What’s China’s ‘Mr Internet’ doing now?

Tian’s goal for Netcom was to create a Chinese telco with global reach. Indirectly this objective was achieved. Going into the 3G era, the company was merged into China Unicom, which has been rapidly growing its overseas presence in countries signed up to China’s Belt and Road Initiative (BRI).

Tian’s seven-year stint at Netcom might have enhanced his connections in China’s political world but it also came with a huge opportunity cost. According to PE Daily, in conversations with local journalists Tian has lamented that one of his biggest regrets was missing out on the opportunity to create a Chinese internet heavyweight comparable to the likes of Alibaba and Tencent.

More recently he has been trying to make up for some of that lost ground with investments his venture capital firm CBC has made. PE Daily has reported it was one of the earliest investors in China’s cloud computing industry, for instance. Its portfolio includes the Nasdaq-listed Tuya, which has been valued at more than Rmb100 billion at previous junctures.

However, the listing of AsiaInfo Security in Shanghai marks a move into another area: cybersecurity. As always, Tian’s company has sourced much of its business through referrals from its well-connected founder. PE Daily reckons that China Mobile and China Unicom are its two biggest clients, accounting for more than 60% of its revenues, which reached Rmb1.3 billon in 2020, with annual growth of nearly 20%.

AsiaInfo Security has also drawn deep on its other government-linked relationships, winning contracts as a service provider at important gatherings such as the Two Sessions (China’s annual parliamentary gathering), Belt and Road Summits, as well as Shanghai’s Import Expo (another key initiative of President Xi Jinping). After another fundraising round in July 2020, it notably still retained SOEs such as the People’s Daily and the Chinese Academy of Sciences as its pre-IPO investors.

In the face of international concerns about cyber attacks, as well as the escalating tech race with the US, the Chinese government has classed cybersecurity as one of the country’s most strategically important “pillar industries”. In a three-year action plan announced in July last year, the State Council said it will roll out policies to encourage the development of new giants specialising in cybersecurity. The document estimates that this will represent a market opportunity of Rmb250 billion annually by as soon as next year.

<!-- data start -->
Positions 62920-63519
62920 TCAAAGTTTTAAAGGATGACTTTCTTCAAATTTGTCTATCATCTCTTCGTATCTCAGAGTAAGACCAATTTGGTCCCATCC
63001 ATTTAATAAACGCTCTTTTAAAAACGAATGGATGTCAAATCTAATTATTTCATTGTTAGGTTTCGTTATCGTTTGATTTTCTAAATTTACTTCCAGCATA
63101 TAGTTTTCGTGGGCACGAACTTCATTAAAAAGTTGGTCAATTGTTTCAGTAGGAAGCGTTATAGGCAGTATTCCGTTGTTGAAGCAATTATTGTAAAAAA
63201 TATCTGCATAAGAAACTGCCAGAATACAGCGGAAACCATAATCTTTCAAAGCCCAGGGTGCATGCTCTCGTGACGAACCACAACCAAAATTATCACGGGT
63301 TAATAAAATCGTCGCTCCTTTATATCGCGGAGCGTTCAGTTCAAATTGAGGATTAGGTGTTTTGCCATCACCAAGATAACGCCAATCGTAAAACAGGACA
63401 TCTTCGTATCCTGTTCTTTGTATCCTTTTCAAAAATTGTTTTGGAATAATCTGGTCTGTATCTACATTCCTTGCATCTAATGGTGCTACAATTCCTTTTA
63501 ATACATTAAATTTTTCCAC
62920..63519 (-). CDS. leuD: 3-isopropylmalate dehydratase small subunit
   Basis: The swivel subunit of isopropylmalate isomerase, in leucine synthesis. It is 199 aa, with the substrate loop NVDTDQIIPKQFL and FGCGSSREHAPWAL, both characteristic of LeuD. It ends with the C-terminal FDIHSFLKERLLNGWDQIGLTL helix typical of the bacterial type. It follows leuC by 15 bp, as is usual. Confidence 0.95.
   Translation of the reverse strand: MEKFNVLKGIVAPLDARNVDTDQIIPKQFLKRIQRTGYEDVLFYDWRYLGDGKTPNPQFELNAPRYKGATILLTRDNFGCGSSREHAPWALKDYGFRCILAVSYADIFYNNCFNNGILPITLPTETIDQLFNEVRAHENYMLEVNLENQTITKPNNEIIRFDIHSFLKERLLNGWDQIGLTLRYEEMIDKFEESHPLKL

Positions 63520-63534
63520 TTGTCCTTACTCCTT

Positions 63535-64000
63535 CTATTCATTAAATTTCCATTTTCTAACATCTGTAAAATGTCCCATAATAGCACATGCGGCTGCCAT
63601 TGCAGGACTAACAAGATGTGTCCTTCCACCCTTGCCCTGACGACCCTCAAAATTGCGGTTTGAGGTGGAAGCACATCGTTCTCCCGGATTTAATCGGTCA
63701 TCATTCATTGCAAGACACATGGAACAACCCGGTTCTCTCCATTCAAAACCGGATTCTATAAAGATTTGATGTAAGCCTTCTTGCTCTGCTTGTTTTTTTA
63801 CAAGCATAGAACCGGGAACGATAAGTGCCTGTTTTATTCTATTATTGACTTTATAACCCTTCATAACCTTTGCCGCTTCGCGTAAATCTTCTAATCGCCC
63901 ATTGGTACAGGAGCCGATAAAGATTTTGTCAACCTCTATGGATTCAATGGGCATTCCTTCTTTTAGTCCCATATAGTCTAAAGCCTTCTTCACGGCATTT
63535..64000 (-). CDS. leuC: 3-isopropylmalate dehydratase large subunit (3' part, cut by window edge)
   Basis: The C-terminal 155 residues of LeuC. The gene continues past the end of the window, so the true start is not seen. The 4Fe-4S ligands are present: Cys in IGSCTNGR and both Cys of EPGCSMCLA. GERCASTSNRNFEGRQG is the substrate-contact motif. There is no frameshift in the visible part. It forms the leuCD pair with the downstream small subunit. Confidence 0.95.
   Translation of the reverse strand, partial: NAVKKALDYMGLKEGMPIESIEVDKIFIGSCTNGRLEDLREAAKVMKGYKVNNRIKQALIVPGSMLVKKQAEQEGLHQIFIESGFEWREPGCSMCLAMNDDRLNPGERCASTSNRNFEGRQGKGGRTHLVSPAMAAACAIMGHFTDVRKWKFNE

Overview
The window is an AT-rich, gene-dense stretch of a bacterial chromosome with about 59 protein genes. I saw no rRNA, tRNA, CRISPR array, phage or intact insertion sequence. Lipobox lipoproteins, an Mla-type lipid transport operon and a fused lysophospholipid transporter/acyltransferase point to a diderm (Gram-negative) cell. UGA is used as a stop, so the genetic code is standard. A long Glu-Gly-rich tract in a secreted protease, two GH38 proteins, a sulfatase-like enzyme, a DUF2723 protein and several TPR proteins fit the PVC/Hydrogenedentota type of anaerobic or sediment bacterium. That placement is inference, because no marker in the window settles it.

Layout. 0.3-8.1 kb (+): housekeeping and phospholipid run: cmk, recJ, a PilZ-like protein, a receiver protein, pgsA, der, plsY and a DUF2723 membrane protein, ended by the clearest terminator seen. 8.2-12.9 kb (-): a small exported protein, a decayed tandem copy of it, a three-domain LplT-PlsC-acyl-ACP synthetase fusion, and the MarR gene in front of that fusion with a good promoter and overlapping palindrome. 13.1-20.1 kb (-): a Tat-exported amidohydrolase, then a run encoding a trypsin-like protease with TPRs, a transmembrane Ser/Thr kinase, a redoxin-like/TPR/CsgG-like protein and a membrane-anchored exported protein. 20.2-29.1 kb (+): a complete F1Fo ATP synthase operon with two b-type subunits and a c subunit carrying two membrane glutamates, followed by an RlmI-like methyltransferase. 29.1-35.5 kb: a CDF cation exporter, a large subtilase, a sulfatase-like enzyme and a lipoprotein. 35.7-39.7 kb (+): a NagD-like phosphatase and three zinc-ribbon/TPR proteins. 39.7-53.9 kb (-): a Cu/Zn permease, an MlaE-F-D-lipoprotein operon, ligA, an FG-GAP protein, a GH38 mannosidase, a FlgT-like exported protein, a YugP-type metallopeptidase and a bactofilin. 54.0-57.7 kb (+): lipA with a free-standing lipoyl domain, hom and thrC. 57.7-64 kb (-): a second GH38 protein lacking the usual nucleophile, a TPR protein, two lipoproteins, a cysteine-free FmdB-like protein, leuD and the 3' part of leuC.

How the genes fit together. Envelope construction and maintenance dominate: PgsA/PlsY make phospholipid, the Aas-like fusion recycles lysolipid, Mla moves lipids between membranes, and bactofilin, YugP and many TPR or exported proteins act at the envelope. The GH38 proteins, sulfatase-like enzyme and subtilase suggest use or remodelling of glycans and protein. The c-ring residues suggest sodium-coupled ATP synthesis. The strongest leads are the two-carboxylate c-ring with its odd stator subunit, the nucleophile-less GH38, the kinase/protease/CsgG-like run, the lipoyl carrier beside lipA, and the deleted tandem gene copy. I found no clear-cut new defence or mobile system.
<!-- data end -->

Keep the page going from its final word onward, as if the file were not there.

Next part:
China is not alone in feeling insecure. In May last year, American oil pipeline system Colonial was paralysed by a ransomware cyberattack. Operators were forced to pay $4.4 million to hackers to restore operations (millions of US households were affected by the outage). Just imagine if the same were to happen to PetroChina or Sinopec? Indeed, shockwaves were also sent through global internet firms late last year after a major security vulnerability was reported in the popular open-source logging tool Apache Log4j2. Many Chinese firms were impacted, with 21CN Business Herald reporting that the Chinese government even suspended an information sharing partnership with Alibaba’s cloud computing unit for its failure to promptly report the threat.

The market is huge but AsiaInfo Security is also competing with a series of local rivals. Qianxin, founded by a former executive at the antivirus software firm Qihoo 360, listed on the STAR Market in 2020. In an internal memo earlier this month, Qihoo also told staff that it was refocusing its entire business on the digital economy, including the lucrative ‘to-government’ cybersecurity segment.

The sector is already attracting interest from many of the leading private equity houses, including Sequoia China and Hillhouse Capital. “If a cybersecurity firm is a ‘hospital’, China only has a few general clinics able to treat even the common diseases from the last 20 years. This is not enough in the digital economy,” PE Daily assessed. “The successful IPO of AsiaInfo Security is going to be followed by many ‘specialist hospitals’. A herd of venture and private equity firms have been flocking to the market.”

Tian may have missed out during China’s period of internet ‘offense’ to the likes of Jack Ma and his Alibaba ecosystem but perhaps he is among the best placed today to capitalise on and capture a key share of the cybersecurity pie in Beijing’s new era of internet ‘defense’…